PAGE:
The drive to ‘net zero’ has brought a new energy to climate action, but has also brought new levels of greenwash. Everyone has a net zero target to meet, but how that’s defined is a bit of a free-for-all. Interchangeable terms and vague commitments abound. But a small handful of companies are attempting to go bigger and better on their emissions.
When they start thinking about the impact on the climate, most companies are prepared to take on their direct operational emissions. Others are bolder and take responsibility for their supply chain. A select few extend their sense of responsibility to take on the emissions of their customers as they use their products. And then some look backwards as well as forwards, and add a fourth dimension: their historic emissions.
Microsoft is one of those firms, acting on all three of the first levels of carbon and then going further. “By 2030 Microsoft will remove more carbon than it emits, setting us on a path to remove by 2050 all the carbon the company has emitted either directly or by electrical consumption since it was founded in 1975.”
To put it another way, Microsoft isn’t just reducing its carbon footprint. It wants to erase it and go backwards, covering the carbon tracks of its last 48 years of business.
That’s ambitious. I’m only aware of two other companies doing anything similar, though drop any others you know in the comments. One is Alphabet, home of Google. Google claims to be carbon neutral, and has bought offsets for all their years of operation before reaching carbon neutrality. This is easier to do for a relatively young tech company than for many other kinds of businesses, but it’s still a huge task and it’s part of a much broader set of commitments.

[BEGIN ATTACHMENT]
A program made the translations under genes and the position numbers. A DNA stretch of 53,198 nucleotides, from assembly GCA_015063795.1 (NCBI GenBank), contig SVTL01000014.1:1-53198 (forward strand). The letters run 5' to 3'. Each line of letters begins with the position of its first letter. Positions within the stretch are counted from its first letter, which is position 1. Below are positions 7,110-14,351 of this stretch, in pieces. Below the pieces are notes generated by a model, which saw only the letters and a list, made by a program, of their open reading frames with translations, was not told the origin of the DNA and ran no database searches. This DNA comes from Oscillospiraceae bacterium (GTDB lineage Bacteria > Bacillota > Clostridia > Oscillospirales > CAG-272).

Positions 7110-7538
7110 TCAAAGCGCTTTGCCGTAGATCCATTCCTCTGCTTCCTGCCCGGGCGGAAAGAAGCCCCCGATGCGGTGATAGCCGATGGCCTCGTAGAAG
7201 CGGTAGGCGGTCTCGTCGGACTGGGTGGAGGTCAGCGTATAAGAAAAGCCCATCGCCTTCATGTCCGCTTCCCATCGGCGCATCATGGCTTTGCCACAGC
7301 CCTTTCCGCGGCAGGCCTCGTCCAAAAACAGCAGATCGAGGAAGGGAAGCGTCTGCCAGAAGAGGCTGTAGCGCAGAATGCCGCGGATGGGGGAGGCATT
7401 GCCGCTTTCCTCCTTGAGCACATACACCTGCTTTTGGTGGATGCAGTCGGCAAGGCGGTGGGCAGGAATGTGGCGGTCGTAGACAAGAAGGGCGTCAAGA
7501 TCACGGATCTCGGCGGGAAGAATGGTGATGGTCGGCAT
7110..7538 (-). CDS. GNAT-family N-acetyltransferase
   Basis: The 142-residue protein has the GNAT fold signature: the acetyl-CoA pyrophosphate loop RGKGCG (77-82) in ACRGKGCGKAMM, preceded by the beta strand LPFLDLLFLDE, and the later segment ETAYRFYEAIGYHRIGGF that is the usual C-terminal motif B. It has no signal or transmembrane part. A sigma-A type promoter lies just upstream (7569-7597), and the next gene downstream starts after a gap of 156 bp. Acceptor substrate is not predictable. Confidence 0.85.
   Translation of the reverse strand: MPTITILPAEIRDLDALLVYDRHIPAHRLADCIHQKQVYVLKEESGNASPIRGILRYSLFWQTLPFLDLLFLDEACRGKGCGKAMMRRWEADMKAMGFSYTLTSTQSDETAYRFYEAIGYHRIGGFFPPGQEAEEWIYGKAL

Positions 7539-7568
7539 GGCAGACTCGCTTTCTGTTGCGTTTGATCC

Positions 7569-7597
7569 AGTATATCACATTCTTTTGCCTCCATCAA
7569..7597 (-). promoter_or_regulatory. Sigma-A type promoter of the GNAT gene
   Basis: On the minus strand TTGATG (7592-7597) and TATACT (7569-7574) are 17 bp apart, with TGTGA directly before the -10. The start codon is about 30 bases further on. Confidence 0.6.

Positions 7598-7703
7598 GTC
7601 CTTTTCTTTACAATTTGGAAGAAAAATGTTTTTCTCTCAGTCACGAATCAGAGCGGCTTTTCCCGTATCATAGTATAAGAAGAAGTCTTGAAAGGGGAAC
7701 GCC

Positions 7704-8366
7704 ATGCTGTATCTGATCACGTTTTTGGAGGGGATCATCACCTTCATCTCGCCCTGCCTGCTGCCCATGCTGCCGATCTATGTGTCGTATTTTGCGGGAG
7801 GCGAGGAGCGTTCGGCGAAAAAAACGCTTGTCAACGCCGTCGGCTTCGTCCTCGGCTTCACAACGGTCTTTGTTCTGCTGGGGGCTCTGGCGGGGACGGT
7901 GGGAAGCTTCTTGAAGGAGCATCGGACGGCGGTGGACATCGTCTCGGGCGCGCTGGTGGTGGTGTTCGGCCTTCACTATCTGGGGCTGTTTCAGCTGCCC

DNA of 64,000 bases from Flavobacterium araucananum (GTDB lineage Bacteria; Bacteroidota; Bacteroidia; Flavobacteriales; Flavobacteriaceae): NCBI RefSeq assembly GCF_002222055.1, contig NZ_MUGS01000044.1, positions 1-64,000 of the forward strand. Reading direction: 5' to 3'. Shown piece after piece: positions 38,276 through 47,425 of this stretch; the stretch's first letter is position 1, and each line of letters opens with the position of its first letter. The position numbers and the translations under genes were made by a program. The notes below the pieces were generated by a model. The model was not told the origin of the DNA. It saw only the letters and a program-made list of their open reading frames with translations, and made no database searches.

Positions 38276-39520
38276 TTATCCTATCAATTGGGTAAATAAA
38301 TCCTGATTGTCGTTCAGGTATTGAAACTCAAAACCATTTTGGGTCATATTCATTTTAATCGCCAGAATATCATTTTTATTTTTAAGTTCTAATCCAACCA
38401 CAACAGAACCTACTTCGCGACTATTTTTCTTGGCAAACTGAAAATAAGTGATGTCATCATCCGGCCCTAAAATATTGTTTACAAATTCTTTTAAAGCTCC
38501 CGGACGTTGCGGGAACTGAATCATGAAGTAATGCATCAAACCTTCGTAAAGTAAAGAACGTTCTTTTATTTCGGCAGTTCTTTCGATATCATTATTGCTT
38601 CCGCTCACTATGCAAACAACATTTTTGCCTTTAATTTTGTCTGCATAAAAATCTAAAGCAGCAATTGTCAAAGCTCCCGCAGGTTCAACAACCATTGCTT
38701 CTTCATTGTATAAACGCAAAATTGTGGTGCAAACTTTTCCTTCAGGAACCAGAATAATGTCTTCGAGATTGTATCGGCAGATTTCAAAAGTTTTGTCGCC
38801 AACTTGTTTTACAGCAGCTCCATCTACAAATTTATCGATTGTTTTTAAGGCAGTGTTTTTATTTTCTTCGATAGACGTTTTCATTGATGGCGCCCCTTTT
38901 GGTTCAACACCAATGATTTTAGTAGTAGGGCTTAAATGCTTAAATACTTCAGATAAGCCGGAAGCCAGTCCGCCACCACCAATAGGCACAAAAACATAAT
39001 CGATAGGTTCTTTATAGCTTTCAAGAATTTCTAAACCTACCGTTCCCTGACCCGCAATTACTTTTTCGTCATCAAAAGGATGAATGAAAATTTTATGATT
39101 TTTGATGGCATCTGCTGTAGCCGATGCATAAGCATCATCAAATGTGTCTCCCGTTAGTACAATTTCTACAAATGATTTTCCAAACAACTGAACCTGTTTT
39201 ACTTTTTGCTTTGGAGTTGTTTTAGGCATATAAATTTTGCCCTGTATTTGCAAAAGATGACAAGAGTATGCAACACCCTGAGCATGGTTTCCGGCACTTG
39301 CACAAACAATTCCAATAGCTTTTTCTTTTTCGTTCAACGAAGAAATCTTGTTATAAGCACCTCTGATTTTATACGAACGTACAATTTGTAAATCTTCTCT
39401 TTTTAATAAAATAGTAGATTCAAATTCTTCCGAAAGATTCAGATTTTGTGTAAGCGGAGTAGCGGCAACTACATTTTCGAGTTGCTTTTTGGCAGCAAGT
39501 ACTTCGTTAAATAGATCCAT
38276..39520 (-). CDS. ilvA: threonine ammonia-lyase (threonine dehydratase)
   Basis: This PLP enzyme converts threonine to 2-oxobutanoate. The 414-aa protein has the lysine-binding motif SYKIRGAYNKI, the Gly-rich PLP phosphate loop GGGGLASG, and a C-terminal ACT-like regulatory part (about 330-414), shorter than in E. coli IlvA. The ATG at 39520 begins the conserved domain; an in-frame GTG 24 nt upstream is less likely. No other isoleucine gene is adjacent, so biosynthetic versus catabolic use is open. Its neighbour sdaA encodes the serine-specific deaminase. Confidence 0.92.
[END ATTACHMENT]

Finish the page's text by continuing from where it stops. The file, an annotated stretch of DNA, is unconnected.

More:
The other one I know of is Velux, maker of roof windows and related products, developer of the Active House. The Danish firm was founded in 1941, and it plans to erase its historic emissions by its 100th anniversary. They call it ‘lifetime carbon neutral’, and they are working with WWF to fund forestry projects that will in time pull 5.6 million tonnes of CO2 out of the atmosphere.
That sounds like a big number, but it’s less than half of what Microsoft continues to put into the atmosphere every single year, and so it’s Microsoft that is attempting this at the biggest scale. If you’re going that big, planting trees isn’t going to be enough – especially since they may not survive. The Bootleg wildfire that spread through the Washington forests in 2021 toasted a lot of Microsoft’s offsets. As a tech company, they hope to move increasingly towards carbon removal technologies. At the moment those are fairly experimental and very expensive, but it’s major institutional support like theirs that will help to deliver economics of scale.
I know some people are sceptical of all corporate behaviour and will assume the worst of these examples too. Yes, offsetting is of limited usefulness, but it is still useful and it isn’t being used as an excuse for inaction here. If a company is only really interested in greenwashing its reputation, there’s no need to so far as the three firms here. You don’t raise the question of your historic emissions unless you’re serious about what you’re doing, and so I think this kind of ambition is worth celebrating. We should will them to succeed, and encourage more companies to walk back their carbon legacies.